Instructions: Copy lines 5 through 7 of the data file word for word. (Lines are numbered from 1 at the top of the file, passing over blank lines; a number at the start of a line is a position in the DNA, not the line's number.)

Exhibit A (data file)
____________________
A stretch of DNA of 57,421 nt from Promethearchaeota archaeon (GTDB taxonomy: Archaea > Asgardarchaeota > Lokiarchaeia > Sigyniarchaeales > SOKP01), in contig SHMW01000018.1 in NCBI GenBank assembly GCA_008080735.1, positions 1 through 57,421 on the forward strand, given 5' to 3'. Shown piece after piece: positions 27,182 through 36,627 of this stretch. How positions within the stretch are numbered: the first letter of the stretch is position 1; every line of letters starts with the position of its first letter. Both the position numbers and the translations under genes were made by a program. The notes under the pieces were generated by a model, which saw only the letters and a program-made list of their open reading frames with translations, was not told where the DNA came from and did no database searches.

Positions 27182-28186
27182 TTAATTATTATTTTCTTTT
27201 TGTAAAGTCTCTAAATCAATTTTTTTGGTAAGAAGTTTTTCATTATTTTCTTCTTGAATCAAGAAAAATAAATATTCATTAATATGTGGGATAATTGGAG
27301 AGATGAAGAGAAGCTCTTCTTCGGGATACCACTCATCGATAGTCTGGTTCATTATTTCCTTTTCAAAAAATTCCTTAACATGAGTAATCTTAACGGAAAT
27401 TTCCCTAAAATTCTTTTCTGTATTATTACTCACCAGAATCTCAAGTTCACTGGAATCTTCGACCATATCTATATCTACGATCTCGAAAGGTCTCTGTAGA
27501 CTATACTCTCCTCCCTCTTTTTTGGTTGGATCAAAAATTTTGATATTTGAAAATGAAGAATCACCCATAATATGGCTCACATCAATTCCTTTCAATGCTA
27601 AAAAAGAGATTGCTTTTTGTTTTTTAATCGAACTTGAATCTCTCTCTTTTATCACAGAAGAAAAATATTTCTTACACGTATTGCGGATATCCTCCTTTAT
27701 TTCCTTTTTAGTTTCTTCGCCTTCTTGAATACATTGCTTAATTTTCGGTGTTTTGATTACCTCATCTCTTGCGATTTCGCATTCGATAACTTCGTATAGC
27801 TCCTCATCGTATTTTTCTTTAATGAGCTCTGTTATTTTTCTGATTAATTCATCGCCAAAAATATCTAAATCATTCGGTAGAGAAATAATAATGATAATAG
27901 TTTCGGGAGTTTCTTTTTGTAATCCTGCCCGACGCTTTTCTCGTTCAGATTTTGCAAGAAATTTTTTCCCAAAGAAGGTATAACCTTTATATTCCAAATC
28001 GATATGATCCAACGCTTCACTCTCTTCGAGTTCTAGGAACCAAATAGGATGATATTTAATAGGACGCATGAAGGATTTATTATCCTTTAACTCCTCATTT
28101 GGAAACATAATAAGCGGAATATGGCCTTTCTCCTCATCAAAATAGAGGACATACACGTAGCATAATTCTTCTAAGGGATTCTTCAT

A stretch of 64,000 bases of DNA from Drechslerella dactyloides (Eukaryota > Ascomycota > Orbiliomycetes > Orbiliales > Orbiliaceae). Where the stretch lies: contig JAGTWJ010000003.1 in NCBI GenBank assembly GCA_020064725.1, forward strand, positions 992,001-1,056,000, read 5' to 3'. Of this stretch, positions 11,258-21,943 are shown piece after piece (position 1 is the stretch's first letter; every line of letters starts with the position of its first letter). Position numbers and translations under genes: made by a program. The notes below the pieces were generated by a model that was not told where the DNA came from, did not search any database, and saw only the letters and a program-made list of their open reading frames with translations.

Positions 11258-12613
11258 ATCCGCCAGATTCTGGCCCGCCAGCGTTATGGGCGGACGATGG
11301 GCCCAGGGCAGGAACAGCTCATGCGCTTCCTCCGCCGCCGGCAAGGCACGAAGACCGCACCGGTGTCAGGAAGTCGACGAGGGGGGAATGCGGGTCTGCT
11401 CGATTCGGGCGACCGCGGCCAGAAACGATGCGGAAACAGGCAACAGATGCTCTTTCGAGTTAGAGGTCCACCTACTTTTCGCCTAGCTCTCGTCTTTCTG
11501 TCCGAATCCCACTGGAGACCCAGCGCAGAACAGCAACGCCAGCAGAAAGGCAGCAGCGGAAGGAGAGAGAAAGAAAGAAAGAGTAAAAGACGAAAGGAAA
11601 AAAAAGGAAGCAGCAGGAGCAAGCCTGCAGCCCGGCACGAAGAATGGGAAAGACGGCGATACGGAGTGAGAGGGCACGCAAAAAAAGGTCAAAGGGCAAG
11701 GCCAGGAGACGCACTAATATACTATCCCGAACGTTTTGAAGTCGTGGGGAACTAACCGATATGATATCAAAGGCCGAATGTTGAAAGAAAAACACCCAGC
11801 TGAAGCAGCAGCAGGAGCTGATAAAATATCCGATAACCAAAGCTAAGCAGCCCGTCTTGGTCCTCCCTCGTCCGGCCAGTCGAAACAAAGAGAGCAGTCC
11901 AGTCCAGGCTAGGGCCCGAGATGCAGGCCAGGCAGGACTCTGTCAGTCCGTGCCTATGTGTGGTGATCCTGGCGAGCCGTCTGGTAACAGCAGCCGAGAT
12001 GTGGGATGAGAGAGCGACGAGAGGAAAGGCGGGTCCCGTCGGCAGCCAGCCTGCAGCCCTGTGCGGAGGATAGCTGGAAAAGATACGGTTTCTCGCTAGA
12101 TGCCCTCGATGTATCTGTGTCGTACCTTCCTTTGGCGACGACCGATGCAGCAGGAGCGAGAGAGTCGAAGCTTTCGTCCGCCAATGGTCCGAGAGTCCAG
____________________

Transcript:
27301 AGATGAAGAGAAGCTCTTCTTCGGGATACCACTCATCGATAGTCTGGTTCATTATTTCCTTTTCAAAAAATTCCTTAACATGAGTAATCTTAACGGAAAT
27401 TTCCCTAAAATTCTTTTCTGTATTATTACTCACCAGAATCTCAAGTTCACTGGAATCTTCGACCATATCTATATCTACGATCTCGAAAGGTCTCTGTAGA
27501 CTATACTCTCCTCCCTCTTTTTTGGTTGGATCAAAAATTTTGATATTTGAAAATGAAGAATCACCCATAATATGGCTCACATCAATTCCTTTCAATGCTA